The (self)LOVE Shield

The LOVE Shield

   Unfortunately, we’ve all passed through the most gruesome years of our lives: our teenage years. These years will mainly be remembered by acne, braces, break-ups, school cliques and cringing texts to our crushes. Psychologically speaking though, these years yield some of the most important developmental markers that have the potential to affect our self-compassionate behaviors throughout adulthood. 

Group Of Teenagers In School Uniform Indoors Stock Photo, Picture And  Royalty Free Image. Image 126663327.

During developmental years, parents clap when their child does something positive and teachers give students stickers when they perform well on their tests. These are micro-actions that enhance children’s ability to be self-compassionate. Researchers Neff & McGee aimed to unveil how self-compassion can create resilience in adolescents. They gathered 235 adolescents (Mean age: 15.2) and 287 young adults (Mean age: 21.1) where both groups were given the Self-Compassion Scale (SCS) that measured six realms of self-compassion.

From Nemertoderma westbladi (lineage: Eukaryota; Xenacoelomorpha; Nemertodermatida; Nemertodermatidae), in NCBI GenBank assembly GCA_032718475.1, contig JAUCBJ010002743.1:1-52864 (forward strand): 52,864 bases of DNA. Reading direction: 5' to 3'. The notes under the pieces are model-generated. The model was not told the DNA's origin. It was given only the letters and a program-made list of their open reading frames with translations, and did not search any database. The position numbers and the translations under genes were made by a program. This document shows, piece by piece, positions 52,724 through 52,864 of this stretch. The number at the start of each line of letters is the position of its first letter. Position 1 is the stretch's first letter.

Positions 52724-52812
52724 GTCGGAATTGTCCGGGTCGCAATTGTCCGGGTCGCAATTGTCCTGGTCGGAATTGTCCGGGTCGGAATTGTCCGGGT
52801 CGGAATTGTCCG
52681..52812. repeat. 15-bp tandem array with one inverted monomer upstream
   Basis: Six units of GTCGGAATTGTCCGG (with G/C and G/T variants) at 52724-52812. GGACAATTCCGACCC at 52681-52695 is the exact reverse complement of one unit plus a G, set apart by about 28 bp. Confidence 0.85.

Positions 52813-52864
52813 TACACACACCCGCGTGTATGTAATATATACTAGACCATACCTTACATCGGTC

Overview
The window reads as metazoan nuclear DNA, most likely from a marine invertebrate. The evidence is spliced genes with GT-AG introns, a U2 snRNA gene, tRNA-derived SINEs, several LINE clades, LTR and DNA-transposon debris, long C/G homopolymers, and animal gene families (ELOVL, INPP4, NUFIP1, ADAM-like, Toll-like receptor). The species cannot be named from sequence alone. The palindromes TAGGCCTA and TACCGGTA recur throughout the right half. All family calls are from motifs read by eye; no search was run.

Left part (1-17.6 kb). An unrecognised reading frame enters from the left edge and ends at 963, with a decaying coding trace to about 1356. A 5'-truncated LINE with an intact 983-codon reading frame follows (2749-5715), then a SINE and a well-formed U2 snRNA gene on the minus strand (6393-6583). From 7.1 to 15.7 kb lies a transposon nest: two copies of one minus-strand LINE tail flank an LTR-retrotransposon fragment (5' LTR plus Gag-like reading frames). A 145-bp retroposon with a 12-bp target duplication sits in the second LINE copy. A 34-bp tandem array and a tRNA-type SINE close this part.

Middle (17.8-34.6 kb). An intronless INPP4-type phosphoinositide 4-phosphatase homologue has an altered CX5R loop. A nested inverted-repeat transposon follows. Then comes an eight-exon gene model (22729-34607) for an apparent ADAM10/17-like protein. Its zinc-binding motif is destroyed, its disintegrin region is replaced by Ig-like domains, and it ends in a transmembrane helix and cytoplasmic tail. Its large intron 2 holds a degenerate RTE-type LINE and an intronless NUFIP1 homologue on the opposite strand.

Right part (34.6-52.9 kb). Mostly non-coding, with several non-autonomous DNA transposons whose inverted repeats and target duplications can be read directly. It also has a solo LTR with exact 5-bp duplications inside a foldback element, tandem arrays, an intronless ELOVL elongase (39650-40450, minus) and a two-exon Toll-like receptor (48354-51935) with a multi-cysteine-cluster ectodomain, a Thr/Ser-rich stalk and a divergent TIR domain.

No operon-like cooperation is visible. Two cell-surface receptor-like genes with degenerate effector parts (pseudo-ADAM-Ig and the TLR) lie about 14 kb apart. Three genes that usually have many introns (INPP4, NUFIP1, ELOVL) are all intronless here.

To deduce the factors that can predict (and hence strongly influence) SCS scores, a well-being score was also calculated depending on the participants’ level of depression, anxiety, connectedness, family functioning, maternal support, and attachment style.A picture containing person, indoor

Description automatically generated Maternal support and family functioning were most significant in predicting well-being in both groups. 

They also found that in addition to the predictive variables, SCS scores were able to explain more variance for well-being scores. Added explained variance suggests that self-compassion can mediate the negative effects of dysfunctionality in the mentioned predictive variables. These positive effects can be extremely beneficial as increasing self-compassionate behaviors in adolescence can be of clinical relevance by mediating the potential development of psychopathologies. 

References

  • Neff K.D., Hseih Y., Dejitthirat K. Self-compassion, achievement goals, and coping with academic failure. Self and Identity. 2005;4:263–287. [Google Scholar]
  • Neff, K.D., & McGehee, P. (in press). Self-compassion and psychological resilience among adolescents and young adults. Self and identity.

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